In comparision, Baseball's check swing thing is just weird. You've got to give the batter some leeway when pitches are coming in, routinely, at 90 to 95 mph. On the other hand, if your team is a contender, why the F did the outcome of the game come down to a single pitch? Why didn't you already have a 4-run lead?

Not that our particular team generally has a 4-run lead, even in games in April.

el duque said...

I also believe there should be a rule change regarding pitches that are up and in, when batters inadvertently "swing" while trying to get out of the way. This happens all the times. A pitcher throws a dangerous bean ball and gets rewarded because the batter pretzeled himself trying not to get hit.

Also, there should be a "self-defense" rule regarding fouls off the bat handle. A batter should not be penalized when all he was trying to do was safe himself.

Vampifella said...

They got Judge out like that numerous times in the past in various playoff series. Umps play the "he should have got it" card with an expanded strike out zone. I welcome Roboumps as a strike zone should be consistent, not arbitrary.

Anonymous said...

The picture on the lower right —- looks like a southpaw is throwing.

JM said...

There are some terrible umps and some good umps who make lousy calls from time to time. Supposedly, umps are graded or somehow judged on ball and strike calls vs. the actual location of the pitches using the "magic 3D strike zone box" or something. Yet the terrible umps still show up every year until they retire.

You think the Cashman GM for life situation sucks. The umps don't seem to have any accountability, either.

As for football...well, as my brother shockingly said years ago (he being the one who got me watching the Giants in the early 70s), "Football is a stupid game." It is. And while some people think baseball is dull because there's so much time where nothing happens, good God, what about football? Three hours to play a one-hour clocked game, and often even more. Plus the kind of bullshit endings that Duque points out.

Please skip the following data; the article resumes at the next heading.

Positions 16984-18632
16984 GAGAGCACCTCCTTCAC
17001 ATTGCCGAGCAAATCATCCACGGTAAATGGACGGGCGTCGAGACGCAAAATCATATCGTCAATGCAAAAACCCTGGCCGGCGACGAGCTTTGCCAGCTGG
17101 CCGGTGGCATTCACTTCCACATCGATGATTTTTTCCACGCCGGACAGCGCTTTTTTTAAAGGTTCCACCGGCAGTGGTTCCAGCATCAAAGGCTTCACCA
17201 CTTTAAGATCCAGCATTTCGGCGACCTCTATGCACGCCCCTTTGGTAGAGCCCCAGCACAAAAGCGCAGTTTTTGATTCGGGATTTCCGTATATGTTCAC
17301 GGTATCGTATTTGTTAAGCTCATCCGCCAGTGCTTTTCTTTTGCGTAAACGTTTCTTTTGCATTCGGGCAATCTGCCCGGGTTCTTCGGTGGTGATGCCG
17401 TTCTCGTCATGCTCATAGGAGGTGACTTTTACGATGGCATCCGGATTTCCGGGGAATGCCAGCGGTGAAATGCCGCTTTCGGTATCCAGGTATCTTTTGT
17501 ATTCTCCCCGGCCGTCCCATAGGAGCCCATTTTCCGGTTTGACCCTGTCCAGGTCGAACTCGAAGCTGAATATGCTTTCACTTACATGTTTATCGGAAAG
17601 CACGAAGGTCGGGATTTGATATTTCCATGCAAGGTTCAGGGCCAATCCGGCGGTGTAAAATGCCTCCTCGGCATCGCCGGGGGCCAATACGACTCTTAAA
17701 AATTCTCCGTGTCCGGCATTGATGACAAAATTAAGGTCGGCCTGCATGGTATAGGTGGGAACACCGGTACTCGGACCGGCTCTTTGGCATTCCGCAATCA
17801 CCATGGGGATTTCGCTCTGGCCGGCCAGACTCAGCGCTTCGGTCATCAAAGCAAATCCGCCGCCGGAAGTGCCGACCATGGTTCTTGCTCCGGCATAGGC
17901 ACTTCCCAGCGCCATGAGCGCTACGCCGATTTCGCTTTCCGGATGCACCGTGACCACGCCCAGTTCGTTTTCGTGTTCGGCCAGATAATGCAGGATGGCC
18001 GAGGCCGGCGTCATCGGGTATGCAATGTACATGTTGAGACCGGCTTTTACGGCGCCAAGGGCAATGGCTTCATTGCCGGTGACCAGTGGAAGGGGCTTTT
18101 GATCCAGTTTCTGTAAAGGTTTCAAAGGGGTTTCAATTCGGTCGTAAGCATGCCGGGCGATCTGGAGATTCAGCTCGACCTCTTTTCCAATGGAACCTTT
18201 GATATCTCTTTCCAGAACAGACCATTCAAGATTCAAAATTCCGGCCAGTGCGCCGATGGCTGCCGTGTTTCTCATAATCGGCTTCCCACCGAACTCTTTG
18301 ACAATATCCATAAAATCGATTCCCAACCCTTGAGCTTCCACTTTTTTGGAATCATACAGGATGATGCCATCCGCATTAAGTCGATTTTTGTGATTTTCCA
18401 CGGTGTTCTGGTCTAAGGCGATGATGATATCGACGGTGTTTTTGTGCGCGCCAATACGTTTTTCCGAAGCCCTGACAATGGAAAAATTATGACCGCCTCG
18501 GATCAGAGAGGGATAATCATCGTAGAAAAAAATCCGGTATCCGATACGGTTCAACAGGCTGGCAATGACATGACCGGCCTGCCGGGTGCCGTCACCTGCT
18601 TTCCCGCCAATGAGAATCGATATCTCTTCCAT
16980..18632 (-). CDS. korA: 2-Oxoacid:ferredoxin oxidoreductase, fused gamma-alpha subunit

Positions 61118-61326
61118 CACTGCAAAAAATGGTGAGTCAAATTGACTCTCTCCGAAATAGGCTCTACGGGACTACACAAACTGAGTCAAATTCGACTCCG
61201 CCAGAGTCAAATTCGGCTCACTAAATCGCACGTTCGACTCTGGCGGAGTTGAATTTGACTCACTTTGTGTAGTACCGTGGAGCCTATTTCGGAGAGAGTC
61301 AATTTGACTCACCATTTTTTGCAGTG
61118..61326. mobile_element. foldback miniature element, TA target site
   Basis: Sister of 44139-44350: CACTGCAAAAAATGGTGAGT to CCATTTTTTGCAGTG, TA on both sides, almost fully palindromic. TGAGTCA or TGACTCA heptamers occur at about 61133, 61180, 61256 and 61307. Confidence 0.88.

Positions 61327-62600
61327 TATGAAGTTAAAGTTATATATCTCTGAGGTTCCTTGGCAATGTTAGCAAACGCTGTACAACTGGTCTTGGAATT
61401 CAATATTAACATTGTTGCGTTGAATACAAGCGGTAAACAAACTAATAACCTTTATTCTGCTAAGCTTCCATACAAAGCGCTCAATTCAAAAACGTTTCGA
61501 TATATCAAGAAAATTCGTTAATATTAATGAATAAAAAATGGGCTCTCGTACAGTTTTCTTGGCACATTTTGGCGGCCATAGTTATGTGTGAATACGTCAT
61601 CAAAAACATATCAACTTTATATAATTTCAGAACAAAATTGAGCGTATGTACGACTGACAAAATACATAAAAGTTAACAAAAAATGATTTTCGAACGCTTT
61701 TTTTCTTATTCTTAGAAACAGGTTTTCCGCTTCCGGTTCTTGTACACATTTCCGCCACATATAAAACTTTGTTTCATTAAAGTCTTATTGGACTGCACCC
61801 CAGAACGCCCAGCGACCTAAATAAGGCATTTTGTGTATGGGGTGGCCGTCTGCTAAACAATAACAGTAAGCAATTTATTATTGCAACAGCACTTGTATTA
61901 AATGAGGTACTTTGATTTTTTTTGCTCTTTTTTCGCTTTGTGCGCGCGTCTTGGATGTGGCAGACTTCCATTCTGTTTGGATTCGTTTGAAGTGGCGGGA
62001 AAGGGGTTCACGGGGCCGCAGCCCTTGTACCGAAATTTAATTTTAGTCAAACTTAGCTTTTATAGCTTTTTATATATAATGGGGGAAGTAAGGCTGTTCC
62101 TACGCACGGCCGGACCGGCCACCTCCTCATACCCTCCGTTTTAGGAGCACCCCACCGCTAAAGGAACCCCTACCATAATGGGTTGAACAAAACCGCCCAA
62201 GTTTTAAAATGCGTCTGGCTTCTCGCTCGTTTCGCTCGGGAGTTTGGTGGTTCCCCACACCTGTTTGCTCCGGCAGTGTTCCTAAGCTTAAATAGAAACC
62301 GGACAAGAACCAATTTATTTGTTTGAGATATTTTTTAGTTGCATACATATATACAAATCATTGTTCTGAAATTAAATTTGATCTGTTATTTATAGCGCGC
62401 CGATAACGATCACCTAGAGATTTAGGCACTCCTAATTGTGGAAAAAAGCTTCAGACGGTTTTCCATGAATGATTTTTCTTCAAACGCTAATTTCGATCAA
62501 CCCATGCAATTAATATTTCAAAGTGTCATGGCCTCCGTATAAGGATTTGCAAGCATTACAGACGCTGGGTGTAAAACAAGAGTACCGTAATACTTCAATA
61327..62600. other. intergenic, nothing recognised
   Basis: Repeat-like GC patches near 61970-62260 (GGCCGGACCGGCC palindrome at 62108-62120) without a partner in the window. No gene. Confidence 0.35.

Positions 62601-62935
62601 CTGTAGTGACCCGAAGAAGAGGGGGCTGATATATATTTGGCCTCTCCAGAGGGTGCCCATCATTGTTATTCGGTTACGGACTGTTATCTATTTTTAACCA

I'm old, I'm cranky, and I'm pissy and angry about the Yankees and their inability to correct basic problems year after year after year. Winter cannot come soon enough for me, although my knees are not happy with the cold.

Fuck Hal and fuck Cashman. Those guys are useless.

HoraceClarke66 said...

Whoa, Parson Tom! Let's not write off one of our Yankees' greatest accomplishments just like that.

Yes, I, too, would have preferred to have that last strike in Larsen's perfect game be perfectly unambiguous. And I know that Dale Mitchell spent years afterwards bitching about the call.

BUT:

—First, Mitchell, who had a legendarily good eye—he struck out only 119 times, in 4,358 lifetime plate appearances—IS, at the very least, ALMOST going after that pitch, which means HE thought it was pretty damned close to a strike. I've never see an analysis as to just how far out over the plate his bat is, but if he did check his swing it was a very near thing.

—Two, we have no film record of that pitch whatsoever, save from up in the loge (or wherever the camera was) and behind the umpire and catcher. We have no real idea where that pitch is—except that, thanks to Mitchell, we know that it's very close to a strike.

An umpire's lot was a much happier one back then.



DickAllen said...


The fix is on.

The Dodgers are a better sell than SF.

Publius said...

Dodgers v BoSox is FOX and Manfred's preferred matchup, yes. Must admit the checked swing call, and the iffy strike three call on Wade just before...Max sent up a breaking ball that didn't break but just floated to the upper most and most away corner of the strike zone, maybe...brought a few dark thoughts. I'd hate to think MLB's business is so precarious and its desperation is so great that it would descend to NBA levels of rigging, but those calls, in that situation, were very suspicious.

Rufus T. Firefly said...

Baseball is dead to me.

Barney said...

There's no technology that could automate checked-swing calls. But they should at least be reviewable.

Carl J. Weitz said...

Football is by far the worst officiated game in professional sports.
First of all, they have to stop using part-time officials which backgrounds generally are woefully inadequate. Such as lawyers, insurance agents, teachers, etc. who have experience refereeing high school or college football. They need to be full-time, well-trained, year round professional NFL employees who are paid a decent salary.
Secondly, the NFL should no longer hire middle-age to senior citizen officials who are out of shape and cannot keep up with today's NFL players and, therefore, are often not in the right position to see the play.
Thirdly, there must be more consistency in calling (or not calling) penalties. On some plays, the grabbing and holding is so bad it almost looks like WWE wrestling and nothing is called while at other times all one needs to do is seemingly wink at the opposing player and a flag is dropped.
Lastly, the league and the officials need to make more plays reviewable and stop hiding behind such excuses as "the whistle blew".

13bit said...

Boston sucks dinosaur balls.